The work of the Anglican Communion Office at the United Nations can be broadly categorized into three areas:
- Presence and Representation – Anglicans being ‘in the room’ to speak directly to Anglican experience and expertise
- Influencing and Advocacy – changing hearts and minds, and policy and practice about the issues that matter to Anglicans on the global stage
- Communications and Statements – speaking out with a distinctive Anglican voice on key issues and speaking into the Communion to develop stronger networks
Through these tools, the ACOUN supports impactful activity on a number of areas of work of strategic and practical importance to the Anglican Communion at large. In 2022, the areas of work given particular priority will be:
- Environmental Justice (climate action, biodiversity action, pollution action)
- Human Rights, Peace and Justice (human rights, indigenous rights, gender justice, peacebuilding)
- Reimagining our World (Sustainable Development Goals and COVID-19 recovery)
Alongside these areas of focus, the Office continues to support the Archbishop of Canterbury’s role as a global religious leader, specifically through his engagement with the United Nations, including through his membership of the UN Secretary-General’s High-Level Advisory Board on Mediation and the UN Multi-Faith Advisory Council.
Most recently, the ACOUN joined the Primate of Tanzania, Archbishop Maimbo Mndolwa, who welcomed calls by the UN General Assembly and UN Human Rights Council for an end to hostilities in Ukraine. In addition to being Primate of the Anglican Church of Tanzania, Archbishop Maimbo chairs the new Anglican Communion UN Reference Group, which helps to steer my own work and that of our team in both New York and Geneva. Archbishop Maimbo said: “As the world watches the terrible situation unfolding in Ukraine, I welcome the action taken at both the UN General Assembly and the UN Human Rights Council last week. Both bodies have spoken unequivocally of the need to end hostilities now with an urgent ceasefire, support the immediate needs of those affected by the conflict, and work together to supporting the resolution of the conflict.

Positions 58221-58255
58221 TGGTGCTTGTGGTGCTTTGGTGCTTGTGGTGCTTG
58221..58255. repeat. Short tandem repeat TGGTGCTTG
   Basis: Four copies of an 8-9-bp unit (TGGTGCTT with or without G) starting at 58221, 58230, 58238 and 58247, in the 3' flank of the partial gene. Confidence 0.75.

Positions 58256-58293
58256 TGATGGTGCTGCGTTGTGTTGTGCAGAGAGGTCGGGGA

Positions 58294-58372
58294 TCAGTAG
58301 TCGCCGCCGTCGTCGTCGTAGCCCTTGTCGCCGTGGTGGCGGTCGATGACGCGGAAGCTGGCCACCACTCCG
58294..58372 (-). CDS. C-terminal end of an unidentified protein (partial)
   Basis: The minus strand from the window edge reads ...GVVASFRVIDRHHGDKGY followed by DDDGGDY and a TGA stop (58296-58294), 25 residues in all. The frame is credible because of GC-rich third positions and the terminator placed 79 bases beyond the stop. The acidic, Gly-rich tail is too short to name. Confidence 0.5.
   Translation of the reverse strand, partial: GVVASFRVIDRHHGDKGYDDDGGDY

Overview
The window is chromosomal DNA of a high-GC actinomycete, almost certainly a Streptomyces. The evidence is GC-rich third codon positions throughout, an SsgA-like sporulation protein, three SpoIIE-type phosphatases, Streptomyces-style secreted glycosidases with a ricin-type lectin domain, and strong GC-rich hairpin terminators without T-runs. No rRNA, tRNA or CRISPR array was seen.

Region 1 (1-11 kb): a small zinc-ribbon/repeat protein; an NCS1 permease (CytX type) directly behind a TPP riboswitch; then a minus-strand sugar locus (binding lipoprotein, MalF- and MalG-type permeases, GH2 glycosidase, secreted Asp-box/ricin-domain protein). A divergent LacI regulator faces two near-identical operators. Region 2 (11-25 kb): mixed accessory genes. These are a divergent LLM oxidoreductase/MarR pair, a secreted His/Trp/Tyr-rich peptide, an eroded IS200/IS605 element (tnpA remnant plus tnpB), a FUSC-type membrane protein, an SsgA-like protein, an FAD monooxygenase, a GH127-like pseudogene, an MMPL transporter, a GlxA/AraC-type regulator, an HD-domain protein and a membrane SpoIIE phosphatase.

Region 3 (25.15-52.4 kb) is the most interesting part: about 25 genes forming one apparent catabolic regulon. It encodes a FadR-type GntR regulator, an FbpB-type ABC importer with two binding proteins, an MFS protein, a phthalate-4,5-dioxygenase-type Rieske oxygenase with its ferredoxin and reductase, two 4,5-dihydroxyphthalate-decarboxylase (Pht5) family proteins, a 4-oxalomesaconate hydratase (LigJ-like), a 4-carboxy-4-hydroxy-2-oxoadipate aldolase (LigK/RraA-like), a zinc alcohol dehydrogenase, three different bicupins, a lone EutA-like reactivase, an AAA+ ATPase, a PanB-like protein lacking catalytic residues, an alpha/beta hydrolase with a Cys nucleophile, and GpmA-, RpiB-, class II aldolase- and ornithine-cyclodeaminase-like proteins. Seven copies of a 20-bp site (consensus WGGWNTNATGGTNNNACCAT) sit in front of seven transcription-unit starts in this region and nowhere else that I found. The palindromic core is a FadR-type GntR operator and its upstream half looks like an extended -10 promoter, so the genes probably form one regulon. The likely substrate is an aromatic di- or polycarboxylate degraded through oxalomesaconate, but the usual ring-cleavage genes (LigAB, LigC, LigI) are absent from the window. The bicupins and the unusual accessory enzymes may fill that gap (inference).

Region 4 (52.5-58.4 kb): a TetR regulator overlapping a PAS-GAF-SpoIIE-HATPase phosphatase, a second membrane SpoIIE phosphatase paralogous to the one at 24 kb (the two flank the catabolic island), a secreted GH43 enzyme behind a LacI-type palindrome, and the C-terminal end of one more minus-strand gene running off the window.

Since 2018, the ACC has become an accredited observer organization to three additional UN structures: UN Environmental Assembly (UNEA), Convention on Biological Diversity (CBD), and the UN Framework Convention on Climate Change (UNFCCC). All of these are environmental structures of the United Nations and commitment to Anglican presence in these spaces reflects the growing priority and urgency across the Communion given to engagement on environmental issues. We’ve already been working closely with the Anglican Communion Environmental Network (ACEN) Steering Group to ensure that the voice and expertise of the Network plays a core role in how we participate in these meetings, and I’m keen that we go even further to strengthen Anglican participation in these meetings, in partnership with the ACEN.
If you want to get involved, or have any questions about Anglican Communion Representation at the UN, here are three things you can do: